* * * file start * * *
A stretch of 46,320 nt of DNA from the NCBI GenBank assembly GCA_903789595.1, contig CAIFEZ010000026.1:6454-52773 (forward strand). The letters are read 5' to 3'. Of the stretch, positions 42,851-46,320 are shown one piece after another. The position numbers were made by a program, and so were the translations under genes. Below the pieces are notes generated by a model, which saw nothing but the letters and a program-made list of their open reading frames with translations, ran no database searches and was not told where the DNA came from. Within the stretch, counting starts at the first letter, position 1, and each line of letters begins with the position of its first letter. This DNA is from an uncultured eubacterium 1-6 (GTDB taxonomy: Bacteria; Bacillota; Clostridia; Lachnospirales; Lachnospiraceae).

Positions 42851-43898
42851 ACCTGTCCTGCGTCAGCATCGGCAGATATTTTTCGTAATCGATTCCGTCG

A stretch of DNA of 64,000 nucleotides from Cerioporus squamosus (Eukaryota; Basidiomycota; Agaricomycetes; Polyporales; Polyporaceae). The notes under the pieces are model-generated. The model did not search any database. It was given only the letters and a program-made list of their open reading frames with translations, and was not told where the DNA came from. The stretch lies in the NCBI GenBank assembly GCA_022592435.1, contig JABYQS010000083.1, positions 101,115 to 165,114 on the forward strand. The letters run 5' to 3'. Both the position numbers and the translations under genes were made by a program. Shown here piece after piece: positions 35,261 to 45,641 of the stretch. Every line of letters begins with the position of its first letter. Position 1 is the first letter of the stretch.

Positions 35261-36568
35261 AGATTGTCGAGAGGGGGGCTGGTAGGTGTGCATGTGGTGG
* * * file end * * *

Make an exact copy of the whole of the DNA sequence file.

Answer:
A stretch of 46,320 nt of DNA from the NCBI GenBank assembly GCA_903789595.1, contig CAIFEZ010000026.1:6454-52773 (forward strand). The letters are read 5' to 3'. Of the stretch, positions 42,851-46,320 are shown one piece after another. The position numbers were made by a program, and so were the translations under genes. Below the pieces are notes generated by a model, which saw nothing but the letters and a program-made list of their open reading frames with translations, ran no database searches and was not told where the DNA came from. Within the stretch, counting starts at the first letter, position 1, and each line of letters begins with the position of its first letter. This DNA is from an uncultured eubacterium 1-6 (GTDB taxonomy: Bacteria; Bacillota; Clostridia; Lachnospirales; Lachnospiraceae).

Positions 42851-43898
42851 ACCTGTCCTGCGTCAGCATCGGCAGATATTTTTCGTAATCGATTCCGTCG

A stretch of DNA of 64,000 nucleotides from Cerioporus squamosus (Eukaryota; Basidiomycota; Agaricomycetes; Polyporales; Polyporaceae). The notes under the pieces are model-generated. The model did not search any database. It was given only the letters and a program-made list of their open reading frames with translations, and was not told where the DNA came from. The stretch lies in the NCBI GenBank assembly GCA_022592435.1, contig JABYQS010000083.1, positions 101,115 to 165,114 on the forward strand. The letters run 5' to 3'. Both the position numbers and the translations under genes were made by a program. Shown here piece after piece: positions 35,261 to 45,641 of the stretch. Every line of letters begins with the position of its first letter. Position 1 is the first letter of the stretch.

Positions 35261-36568
35261 AGATTGTCGAGAGGGGGGCTGGTAGGTGTGCATGTGGTGG